Queen’s University cannot allow free speech to be stifled
It is arguably our foremost seat of learning, a place (supposedly) of enlightenment where free discourse and debate is encouraged and freedom of speech enshrined.
But is Queen’s University now becoming a cold house for speakers of the Jewish/Israeli persuasion?
First up was the disgraceful incident where a Jewish academic, Professor Geoffrey Alderman was invited to join a panel of speakers at a Queen’s Festival event — only to have the invitation later withdrawn.
Despite Queen’s paying for his flights from England and for accommodation at the Europa Hotel the invite was suddenly rescinded by e-mail.
Professor Alderman understandably said he felt “personally insulted”. He did receive an apology from Queen’s authorities. But he added at the time: “I still have not had an adequate explanation as to why the invitation was withdrawn.”
Now comes a second even more troubling incident where an Israeli legal expert invited by the university to give a lunchtime lecture on international law has had to abandon it after only a few minutes, is taken from the building flanked by security and has had his taxi attacked.
Equally concerning is that friends who were with him had to flee to another part of the building fearing for their own safety.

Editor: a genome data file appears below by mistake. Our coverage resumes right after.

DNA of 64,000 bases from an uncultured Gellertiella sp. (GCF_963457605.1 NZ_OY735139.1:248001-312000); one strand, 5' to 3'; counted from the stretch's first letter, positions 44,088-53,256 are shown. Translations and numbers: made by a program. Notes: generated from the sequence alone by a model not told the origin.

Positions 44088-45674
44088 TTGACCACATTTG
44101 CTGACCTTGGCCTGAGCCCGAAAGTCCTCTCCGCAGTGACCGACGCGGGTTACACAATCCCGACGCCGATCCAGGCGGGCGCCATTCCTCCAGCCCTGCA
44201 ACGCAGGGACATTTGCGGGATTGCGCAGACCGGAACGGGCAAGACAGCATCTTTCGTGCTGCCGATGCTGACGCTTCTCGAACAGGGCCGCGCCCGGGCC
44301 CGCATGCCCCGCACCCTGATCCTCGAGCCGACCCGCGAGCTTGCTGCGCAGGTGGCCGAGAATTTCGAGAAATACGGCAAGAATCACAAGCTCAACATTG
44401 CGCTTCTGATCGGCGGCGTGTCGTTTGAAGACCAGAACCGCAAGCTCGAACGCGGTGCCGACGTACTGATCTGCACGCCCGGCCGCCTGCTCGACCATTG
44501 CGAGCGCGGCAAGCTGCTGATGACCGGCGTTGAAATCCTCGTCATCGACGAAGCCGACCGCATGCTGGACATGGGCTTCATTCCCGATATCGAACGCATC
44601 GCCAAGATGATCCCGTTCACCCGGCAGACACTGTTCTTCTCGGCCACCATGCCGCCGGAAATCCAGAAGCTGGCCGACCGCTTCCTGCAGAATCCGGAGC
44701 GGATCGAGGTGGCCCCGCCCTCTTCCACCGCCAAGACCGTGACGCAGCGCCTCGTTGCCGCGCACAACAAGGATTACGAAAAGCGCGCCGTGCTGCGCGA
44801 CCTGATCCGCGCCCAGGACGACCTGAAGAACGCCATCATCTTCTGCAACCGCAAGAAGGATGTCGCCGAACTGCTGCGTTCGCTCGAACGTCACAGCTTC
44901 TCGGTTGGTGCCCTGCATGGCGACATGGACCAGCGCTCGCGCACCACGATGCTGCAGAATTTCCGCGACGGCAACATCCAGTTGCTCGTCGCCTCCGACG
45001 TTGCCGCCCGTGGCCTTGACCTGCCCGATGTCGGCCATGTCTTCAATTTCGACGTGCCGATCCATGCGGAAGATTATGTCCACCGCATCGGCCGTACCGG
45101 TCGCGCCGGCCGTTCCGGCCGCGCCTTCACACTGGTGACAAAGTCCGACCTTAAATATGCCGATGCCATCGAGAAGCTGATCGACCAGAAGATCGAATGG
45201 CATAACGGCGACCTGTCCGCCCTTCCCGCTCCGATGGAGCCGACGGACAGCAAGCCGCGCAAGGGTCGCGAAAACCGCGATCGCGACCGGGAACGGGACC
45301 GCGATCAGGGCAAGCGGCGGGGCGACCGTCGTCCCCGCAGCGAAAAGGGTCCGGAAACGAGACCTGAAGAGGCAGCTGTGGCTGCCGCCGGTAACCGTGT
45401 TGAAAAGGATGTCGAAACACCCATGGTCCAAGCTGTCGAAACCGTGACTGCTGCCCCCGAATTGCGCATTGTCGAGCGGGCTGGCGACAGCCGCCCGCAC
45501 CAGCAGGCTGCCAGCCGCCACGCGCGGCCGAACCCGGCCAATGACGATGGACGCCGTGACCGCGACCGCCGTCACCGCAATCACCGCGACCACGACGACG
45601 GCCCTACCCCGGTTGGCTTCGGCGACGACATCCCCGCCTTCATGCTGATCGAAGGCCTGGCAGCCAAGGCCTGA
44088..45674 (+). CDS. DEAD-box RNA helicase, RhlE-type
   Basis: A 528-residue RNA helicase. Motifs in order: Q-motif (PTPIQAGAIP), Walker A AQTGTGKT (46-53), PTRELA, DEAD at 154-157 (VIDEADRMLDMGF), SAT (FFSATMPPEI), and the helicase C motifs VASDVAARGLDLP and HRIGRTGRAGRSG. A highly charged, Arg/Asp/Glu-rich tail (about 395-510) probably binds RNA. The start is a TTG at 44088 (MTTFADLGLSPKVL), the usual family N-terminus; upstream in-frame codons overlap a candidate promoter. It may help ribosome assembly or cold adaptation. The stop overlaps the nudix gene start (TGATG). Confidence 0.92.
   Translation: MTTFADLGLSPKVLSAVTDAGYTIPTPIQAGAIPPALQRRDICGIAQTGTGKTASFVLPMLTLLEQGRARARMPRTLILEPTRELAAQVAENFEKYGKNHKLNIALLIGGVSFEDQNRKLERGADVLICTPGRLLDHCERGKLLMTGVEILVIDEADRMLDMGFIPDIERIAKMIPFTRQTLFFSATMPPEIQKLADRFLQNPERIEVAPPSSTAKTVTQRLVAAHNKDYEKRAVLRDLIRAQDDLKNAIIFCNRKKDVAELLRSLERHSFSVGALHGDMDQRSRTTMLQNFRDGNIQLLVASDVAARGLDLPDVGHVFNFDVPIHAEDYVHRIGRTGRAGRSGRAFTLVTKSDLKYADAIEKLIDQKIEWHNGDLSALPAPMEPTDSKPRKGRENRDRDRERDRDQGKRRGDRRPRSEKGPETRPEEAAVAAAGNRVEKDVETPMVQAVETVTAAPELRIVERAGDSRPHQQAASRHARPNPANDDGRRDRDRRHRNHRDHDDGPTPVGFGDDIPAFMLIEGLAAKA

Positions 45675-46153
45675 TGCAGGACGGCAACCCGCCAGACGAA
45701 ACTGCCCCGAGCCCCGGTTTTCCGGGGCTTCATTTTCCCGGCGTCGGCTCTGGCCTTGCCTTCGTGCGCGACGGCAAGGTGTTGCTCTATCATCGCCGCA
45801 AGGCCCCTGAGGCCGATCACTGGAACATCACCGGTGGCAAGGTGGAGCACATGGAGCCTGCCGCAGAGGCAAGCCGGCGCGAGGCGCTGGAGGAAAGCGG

Ironically in the few minutes he was able to speak before he was interrupted by protesters from the Palestine Solidarity Society and Ogra Sinn Fein, Solon Solomon, a former member of the Knesset’s legal department had criticised Israel.
As one of the organisers pointed out, international law is “steadfastly apolitical”. Time had also been set aside, she added, for questions and constructive debate after the lecture.
Queen’s authorities can’t be blamed of course, for the actions of protesters.
But surely they do not want the message to go out that the university tolerates such bullying tactics.
This is not actually an issue about being pro or anti Israel. It’s about being pro freedom of speech.
Queen’s, I imagine, would want to make clear that its stand on this is firm and unequivocal.